12 CLINICAL PHARMACOLOGY

12.1 Mechanism of Action

Sildenafil is an inhibitor of cGMP specific phosphodiesterase type-5 (PDE-5) in the smooth muscle of the pulmonary vasculature, where PDE-5 is responsible for degradation of cGMP. Sildenafil, therefore, increases cGMP within pulmonary vascular smooth muscle cells resulting in relaxation. In patients with PAH, this can lead to vasodilation of the pulmonary vascular bed and, to a lesser degree, vasodilatation in the systemic circulation.

Studies in vitro have shown that sildenafil is selective for PDE-5. Its effect is more potent on PDE-5 than on other known phosphodiesterases (10-fold for PDE6, greater than 80-fold for PDE1, greater than 700-fold for PDE2, PDE3, PDE4, PDE7, PDE8, PDE9, PDE10, and PDE11). The approximately 4,000-fold selectivity for PDE-5 versus PDE3 is important because PDE3 is involved in control of cardiac contractility. Sildenafil is only about 10-fold as potent for PDE-5 compared to PDE6, an enzyme found in the retina and involved in the phototransduction pathway of the retina. This lower selectivity is thought to be the basis for abnormalities related to color vision observed with higher doses or plasma levels [see Clinical Pharmacology (12.2)].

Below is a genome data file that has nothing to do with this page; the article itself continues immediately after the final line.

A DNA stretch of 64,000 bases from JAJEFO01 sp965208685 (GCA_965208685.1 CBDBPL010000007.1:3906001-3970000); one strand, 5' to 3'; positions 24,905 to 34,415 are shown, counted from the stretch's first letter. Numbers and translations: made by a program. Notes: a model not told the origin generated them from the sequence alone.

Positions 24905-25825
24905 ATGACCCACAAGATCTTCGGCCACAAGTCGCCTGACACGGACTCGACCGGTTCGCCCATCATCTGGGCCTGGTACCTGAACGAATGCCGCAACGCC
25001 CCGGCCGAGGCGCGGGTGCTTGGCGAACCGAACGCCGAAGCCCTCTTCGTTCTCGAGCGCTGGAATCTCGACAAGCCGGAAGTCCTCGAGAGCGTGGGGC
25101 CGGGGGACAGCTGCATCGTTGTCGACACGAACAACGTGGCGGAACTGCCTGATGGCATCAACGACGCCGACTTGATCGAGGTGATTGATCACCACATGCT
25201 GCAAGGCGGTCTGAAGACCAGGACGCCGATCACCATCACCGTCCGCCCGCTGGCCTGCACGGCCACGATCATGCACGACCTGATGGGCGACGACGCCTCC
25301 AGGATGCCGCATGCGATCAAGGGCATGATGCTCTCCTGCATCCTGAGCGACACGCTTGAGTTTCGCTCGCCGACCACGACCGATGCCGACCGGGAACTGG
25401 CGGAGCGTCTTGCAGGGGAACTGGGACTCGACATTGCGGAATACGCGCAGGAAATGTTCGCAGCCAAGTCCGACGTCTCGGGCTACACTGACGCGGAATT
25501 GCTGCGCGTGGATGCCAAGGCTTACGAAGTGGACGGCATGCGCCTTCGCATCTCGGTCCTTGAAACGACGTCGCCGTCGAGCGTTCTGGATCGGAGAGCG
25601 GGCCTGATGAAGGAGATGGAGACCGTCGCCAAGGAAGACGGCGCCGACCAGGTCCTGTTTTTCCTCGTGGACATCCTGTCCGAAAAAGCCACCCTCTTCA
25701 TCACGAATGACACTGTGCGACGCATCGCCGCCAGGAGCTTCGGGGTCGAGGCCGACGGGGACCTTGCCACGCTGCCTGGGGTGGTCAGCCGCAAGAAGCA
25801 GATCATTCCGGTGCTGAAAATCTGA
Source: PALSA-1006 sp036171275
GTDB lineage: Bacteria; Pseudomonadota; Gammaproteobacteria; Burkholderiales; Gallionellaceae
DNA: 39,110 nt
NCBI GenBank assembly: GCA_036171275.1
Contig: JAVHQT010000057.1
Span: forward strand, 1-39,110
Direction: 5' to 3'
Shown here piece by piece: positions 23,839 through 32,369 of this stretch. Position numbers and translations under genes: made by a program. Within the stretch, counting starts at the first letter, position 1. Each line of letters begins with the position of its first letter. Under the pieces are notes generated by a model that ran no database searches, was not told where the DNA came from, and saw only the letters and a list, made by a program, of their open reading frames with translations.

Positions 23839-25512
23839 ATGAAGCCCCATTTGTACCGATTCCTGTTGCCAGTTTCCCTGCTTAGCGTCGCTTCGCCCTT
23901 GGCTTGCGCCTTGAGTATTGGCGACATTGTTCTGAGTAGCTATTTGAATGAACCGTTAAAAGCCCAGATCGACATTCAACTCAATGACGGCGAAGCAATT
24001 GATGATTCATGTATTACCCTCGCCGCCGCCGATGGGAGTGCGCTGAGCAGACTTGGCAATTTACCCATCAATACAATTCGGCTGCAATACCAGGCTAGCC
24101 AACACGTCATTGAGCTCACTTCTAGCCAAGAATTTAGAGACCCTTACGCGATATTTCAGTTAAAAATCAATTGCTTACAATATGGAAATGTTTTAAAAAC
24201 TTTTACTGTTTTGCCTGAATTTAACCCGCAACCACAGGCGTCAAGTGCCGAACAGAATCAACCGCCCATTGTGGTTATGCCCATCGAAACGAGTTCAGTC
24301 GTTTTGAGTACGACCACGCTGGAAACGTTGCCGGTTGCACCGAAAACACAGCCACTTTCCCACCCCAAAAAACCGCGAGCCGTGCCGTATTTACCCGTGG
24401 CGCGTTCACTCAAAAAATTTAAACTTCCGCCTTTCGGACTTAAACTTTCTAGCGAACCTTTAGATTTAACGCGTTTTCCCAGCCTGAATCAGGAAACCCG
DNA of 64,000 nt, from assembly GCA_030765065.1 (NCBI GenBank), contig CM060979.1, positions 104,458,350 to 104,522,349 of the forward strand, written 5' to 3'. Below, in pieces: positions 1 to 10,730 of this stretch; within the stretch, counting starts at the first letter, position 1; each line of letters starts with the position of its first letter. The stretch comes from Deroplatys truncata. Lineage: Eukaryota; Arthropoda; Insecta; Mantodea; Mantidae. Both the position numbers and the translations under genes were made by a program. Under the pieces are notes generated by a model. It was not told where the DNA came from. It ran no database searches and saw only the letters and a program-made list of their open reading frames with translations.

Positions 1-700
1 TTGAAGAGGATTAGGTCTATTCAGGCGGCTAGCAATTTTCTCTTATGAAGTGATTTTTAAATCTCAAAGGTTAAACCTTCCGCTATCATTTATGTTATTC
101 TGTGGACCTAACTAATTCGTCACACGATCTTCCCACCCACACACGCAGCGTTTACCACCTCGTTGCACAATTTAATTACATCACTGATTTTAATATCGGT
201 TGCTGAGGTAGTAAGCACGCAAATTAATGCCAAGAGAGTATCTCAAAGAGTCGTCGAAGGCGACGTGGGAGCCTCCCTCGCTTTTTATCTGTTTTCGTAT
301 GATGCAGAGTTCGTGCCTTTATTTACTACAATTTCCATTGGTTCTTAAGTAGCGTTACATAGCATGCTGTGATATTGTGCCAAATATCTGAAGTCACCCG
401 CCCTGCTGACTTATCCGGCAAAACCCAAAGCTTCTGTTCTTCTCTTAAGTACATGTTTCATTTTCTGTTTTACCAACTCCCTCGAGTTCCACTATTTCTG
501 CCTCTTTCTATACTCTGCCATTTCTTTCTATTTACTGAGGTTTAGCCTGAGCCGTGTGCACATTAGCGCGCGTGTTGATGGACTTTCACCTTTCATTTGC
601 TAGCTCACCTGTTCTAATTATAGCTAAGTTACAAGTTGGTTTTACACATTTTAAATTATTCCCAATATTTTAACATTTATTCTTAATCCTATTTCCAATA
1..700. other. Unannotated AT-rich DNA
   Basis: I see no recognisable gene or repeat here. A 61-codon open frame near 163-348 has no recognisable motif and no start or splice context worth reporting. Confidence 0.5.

In addition to pulmonary vascular smooth muscle and the corpus cavernosum, PDE-5 is also found in other tissues including vascular and visceral smooth muscle and in platelets. The inhibition of PDE-5 in these tissues by sildenafil may be the basis for the enhanced platelet anti-aggregatory activity of nitric oxide observed in vitro , and the mild peripheral arterial-venous dilatation in vivo.